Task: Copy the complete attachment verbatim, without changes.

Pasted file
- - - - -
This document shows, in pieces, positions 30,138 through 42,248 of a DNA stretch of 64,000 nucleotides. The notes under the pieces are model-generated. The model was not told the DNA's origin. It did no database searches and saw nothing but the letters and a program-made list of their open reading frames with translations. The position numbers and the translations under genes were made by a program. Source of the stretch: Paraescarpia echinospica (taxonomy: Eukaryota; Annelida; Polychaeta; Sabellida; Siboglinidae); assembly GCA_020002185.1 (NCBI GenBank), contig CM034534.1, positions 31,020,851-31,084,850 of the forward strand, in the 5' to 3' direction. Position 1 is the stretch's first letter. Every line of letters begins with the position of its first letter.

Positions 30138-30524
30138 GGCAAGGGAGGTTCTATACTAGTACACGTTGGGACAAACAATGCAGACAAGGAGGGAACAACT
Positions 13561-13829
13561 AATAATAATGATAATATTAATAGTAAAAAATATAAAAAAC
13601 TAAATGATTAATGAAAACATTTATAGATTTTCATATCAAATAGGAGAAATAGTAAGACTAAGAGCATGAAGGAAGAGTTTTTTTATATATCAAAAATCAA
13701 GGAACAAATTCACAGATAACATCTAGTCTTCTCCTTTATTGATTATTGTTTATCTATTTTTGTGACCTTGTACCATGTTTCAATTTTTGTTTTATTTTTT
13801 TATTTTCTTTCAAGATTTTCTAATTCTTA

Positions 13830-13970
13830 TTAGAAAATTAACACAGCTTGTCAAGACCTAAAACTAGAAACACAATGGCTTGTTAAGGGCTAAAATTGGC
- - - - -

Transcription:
This document shows, in pieces, positions 30,138 through 42,248 of a DNA stretch of 64,000 nucleotides. The notes under the pieces are model-generated. The model was not told the DNA's origin. It did no database searches and saw nothing but the letters and a program-made list of their open reading frames with translations. The position numbers and the translations under genes were made by a program. Source of the stretch: Paraescarpia echinospica (taxonomy: Eukaryota; Annelida; Polychaeta; Sabellida; Siboglinidae); assembly GCA_020002185.1 (NCBI GenBank), contig CM034534.1, positions 31,020,851-31,084,850 of the forward strand, in the 5' to 3' direction. Position 1 is the stretch's first letter. Every line of letters begins with the position of its first letter.

Positions 30138-30524
30138 GGCAAGGGAGGTTCTATACTAGTACACGTTGGGACAAACAATGCAGACAAGGAGGGAACAACT
Positions 13561-13829
13561 AATAATAATGATAATATTAATAGTAAAAAATATAAAAAAC
13601 TAAATGATTAATGAAAACATTTATAGATTTTCATATCAAATAGGAGAAATAGTAAGACTAAGAGCATGAAGGAAGAGTTTTTTTATATATCAAAAATCAA
13701 GGAACAAATTCACAGATAACATCTAGTCTTCTCCTTTATTGATTATTGTTTATCTATTTTTGTGACCTTGTACCATGTTTCAATTTTTGTTTTATTTTTT
13801 TATTTTCTTTCAAGATTTTCTAATTCTTA

Positions 13830-13970
13830 TTAGAAAATTAACACAGCTTGTCAAGACCTAAAACTAGAAACACAATGGCTTGTTAAGGGCTAAAATTGGC